This study countered earlier assertions made by the MVDDS camp, claiming that terrestrial and satellite users could not use the 12GHz band and asking the FCC to remove the satellite companies completely from the band. Starlink, RS Access, DISH, and others are submitting their comments and opinions on whether the 12GHz band can be equitably shared between the satellite internet and the MVDDS firms. Both DISH and RS Access argue that the 12Gz spectrum can be shared between the two, with Starlink outlining that its future service plans do not fall in line with the assumptions of a pivotal study submitted by RS Access to the Commission earlier this year.

It goes on to argue that any attempts by the agency to limit down the…

Read more at www.bollyinside.com

MTN, 9mobile Loses 1.37million Data Users, Months After Elon Musk’s Starlink Reveals Nigerian Market Interest ▷ Nigeria news

The data war in the last two months have two losers, and that’s MTN Nigeria and 9mobile, as both telecommunication companies lost 1.37 million internet users between July and August.

Despite the loss, industry report shows that the number of data subscribers increased by 0.34%, rising from 139.38 million users to 139.87 million customers between two months.

Analysis of the data market base shows that Globacom has been gaining ground against the industry leader, MTN Nigeria, gaining the highest subscribers for the period under review.

Logo illustration of MTN Nigeria and 9mobile, as well as Elon Musk, founder of Starlink. Photo: MTN Nigeria/Facebook, 9mobile/Facebook, Elon Muskk/Instagram
Source: UGC

Breakdown of how each companies perform

MTN Nigeria recorded the highest loss when compared to market rival, 9mobile, as 998,827 data users dumped the y’ello network provider in two months.

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It had opened the second quarter with 59.59 million, but ended July with 59.00 million, before regaining its balance to settle at 58.59 million by August ending.

Globacom, which is the second market leader, gained 791,298 data users during the same period MTN lost part of its subscribers. Glo is the only firm that didn’t record a loss in the two months in review.

The data base of the Mike Adenuga firm started July with 37.87 million, then surged to 38.21 million by month end, before rising further to 38.66 million by August.

Airtel, which is the other loser of the period, lost 378,079 data users, as its subscriber base had ended August with 36.61 million, against the 36.05 million NCC reported in July, having began the month with 36.23 million.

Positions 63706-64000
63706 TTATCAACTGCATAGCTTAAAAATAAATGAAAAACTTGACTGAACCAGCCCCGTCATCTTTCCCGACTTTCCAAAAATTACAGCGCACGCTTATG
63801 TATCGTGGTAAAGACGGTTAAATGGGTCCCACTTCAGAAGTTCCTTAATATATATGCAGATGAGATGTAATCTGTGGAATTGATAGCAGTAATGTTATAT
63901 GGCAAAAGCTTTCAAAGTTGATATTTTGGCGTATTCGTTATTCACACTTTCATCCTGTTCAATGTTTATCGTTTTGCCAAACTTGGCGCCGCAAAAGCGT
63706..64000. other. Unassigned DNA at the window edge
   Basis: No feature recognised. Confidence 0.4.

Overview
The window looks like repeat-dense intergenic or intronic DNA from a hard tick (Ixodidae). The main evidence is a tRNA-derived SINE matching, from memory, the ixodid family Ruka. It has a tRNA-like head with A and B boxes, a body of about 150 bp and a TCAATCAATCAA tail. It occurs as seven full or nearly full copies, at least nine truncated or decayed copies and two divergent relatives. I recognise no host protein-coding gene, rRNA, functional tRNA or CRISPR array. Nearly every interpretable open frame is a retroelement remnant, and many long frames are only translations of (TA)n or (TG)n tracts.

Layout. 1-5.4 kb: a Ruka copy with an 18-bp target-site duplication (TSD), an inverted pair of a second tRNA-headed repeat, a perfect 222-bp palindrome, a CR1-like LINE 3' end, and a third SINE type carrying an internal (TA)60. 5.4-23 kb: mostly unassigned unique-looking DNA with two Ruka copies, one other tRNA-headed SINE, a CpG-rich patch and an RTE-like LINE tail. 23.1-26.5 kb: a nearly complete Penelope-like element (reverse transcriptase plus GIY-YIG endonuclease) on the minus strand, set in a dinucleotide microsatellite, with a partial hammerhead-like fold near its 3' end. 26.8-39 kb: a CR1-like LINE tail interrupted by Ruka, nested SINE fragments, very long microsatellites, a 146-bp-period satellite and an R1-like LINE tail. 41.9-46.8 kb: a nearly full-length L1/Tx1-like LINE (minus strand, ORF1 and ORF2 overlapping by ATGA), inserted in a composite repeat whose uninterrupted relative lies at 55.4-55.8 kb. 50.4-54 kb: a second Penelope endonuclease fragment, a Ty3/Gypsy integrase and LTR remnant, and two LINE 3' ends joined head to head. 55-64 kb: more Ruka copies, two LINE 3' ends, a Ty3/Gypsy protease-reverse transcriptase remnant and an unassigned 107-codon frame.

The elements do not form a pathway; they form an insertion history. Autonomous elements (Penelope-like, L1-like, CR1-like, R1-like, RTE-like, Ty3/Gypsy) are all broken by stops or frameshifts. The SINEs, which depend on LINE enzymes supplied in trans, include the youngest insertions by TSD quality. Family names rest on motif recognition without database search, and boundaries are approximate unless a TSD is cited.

9mobile’s subscribers dropped to 5.99 million at the end of August, after losing 115,416 data subscribers from the 6.10 million it opened July with.

Read also

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Elon Musk’s Starlink Progress With Plan…

Read more at www.legit.ng

Former NASA administrator says flooding orbit with satellites could block humanity from space 

More than 3,000 communication satellites are orbiting Earth, but dozens of companies are seeking approval from the Federal Communications Commissions (FCC) to launch thousands more – and the proposals have sparked fears of disastrous collisions in space.

Former NASA Administrator Jim Bridenstine said in testimony to the Senate Commerce Committee on Thursday: ‘The challenge is that we are beginning an era of large, multi-satellite constellations when FCC rules on debris mitigation apply on a satellite-by-satellite basis.’

‘The U.S. government and governments around the world are failing to properly manage collision risk.’

‘If not remedied, the consequence will be losing access to space entirely, devastating not only satellite communications, but also human spaceflight, national security, weather prediction, disaster relief, climate science, and so much more.’

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Former NASA administrator Jim Bridenstine calls on the US government to mandate better regulations for launching satellites into orbit

The development and use of satellite communications are advancing rapidly and transforming humanity.

SpaceX, founded by Elon Musk, is building a megaconstellation to provide its Starlink internet service to the most remote parts of the world.